A deaf high school senior in Omaha, Nebraska was the victim of a cruel prank this week when bullies took his backpack away and emptied the contents -- including the battery for his cochlear implant hearing aid -- into a school toilet.
KMTV reported on the story of Alexis Hernandez, a student at Omaha's Burke High School, who looked around for his book bag during his lunch period on Wednesday and realized that it was gone.
He immediately notified school officials, who reviewed security footage but were unable to identify the two male students who waited until Hernandez left his table and then walked off with his belongings. School staff searched the school grounds for the bag to no avail.
Later, Hernandez' homework, school supplies, tablet computer, hearing aid and debit card were found dumped into a toilet. Everything was ruined. He took a photo of the damage that was posted on social media and subsequently went viral.
Hernandez lost his hearing when he was just one year old. All his life, he said, he has been subject to teasing and bullying over his disability and the surgery scars he still bears next to his ears.
"Those students think it's OK to bully a deaf student, but it's not," Hernandez said. "It's not OK to bully someone who is disabled, deaf or hard of hearing. Or anyone for that matter."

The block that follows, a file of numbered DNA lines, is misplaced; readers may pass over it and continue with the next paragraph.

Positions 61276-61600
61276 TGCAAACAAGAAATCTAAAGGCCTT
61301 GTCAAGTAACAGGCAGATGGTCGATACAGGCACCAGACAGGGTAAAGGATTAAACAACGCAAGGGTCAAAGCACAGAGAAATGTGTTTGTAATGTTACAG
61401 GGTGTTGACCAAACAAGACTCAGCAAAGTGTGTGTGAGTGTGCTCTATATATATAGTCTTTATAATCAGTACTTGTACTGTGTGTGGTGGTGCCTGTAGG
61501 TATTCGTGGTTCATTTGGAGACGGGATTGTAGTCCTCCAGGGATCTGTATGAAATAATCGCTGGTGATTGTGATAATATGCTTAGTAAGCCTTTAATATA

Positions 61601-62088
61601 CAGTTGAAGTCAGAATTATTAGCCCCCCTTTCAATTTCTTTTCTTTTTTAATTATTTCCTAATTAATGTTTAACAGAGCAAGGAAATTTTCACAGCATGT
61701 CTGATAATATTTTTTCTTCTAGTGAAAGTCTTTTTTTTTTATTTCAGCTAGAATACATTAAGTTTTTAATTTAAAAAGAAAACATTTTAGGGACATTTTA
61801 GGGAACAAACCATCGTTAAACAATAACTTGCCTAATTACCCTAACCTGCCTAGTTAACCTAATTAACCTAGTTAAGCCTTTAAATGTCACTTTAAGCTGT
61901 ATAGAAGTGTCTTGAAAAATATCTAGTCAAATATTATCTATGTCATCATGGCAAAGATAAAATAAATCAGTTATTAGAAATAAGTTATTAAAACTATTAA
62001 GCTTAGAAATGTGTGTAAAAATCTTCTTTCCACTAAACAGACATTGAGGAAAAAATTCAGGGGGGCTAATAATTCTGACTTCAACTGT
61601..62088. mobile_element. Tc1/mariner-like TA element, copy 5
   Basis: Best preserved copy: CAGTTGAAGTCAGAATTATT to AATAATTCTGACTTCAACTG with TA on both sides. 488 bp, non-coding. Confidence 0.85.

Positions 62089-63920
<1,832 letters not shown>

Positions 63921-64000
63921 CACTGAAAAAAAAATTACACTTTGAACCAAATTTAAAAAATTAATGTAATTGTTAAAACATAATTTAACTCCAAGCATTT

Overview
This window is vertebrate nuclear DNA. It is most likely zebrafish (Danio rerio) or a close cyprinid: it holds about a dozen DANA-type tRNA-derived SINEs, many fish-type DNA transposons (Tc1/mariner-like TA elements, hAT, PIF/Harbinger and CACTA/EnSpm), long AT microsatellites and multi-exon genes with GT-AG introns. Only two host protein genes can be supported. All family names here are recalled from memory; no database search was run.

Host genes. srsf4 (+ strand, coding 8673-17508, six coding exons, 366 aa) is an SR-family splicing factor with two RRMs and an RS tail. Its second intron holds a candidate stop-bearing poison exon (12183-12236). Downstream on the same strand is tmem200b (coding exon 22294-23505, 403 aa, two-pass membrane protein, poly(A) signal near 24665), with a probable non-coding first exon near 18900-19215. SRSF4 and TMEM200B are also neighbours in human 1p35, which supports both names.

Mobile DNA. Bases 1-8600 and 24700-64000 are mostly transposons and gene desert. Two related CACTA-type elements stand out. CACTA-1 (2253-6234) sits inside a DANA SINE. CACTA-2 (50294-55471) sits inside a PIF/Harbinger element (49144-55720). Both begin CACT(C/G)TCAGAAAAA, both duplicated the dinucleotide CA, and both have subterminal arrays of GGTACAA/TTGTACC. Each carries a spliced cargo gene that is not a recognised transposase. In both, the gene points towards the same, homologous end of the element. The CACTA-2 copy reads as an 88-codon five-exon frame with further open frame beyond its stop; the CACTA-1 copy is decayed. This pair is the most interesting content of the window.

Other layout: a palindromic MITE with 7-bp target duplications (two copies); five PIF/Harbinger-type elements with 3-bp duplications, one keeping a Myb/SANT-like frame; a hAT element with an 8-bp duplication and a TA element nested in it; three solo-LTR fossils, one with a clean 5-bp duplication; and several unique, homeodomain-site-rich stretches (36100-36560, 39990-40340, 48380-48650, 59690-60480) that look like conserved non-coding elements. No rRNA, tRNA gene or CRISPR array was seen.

The belongings can be replaced, and Hernandez' friends set up a Go Fund Me site to raise money that quickly met its goal. The teen said, however, that he will never get back the hours of work he put into an English project which was inside one of his drenched notebooks.
"I was very upset because I know I work really hard on my project and homework because I just want to make my mom to be happy and know that I did a good job," he said.
Hernandez' mother said that the school now knows the names of the the boys who stole the backpack. They claim they didn't know her son was deaf. One boy has been suspended and the other is still under investigation by school officials.
"I just want to talk to them; I don’t want to fight them," the teen said. "I want to talk it out. And talk to their parents about them so they can tell them they need to teach them the right thing to do."
Watch video about this story, embedded below: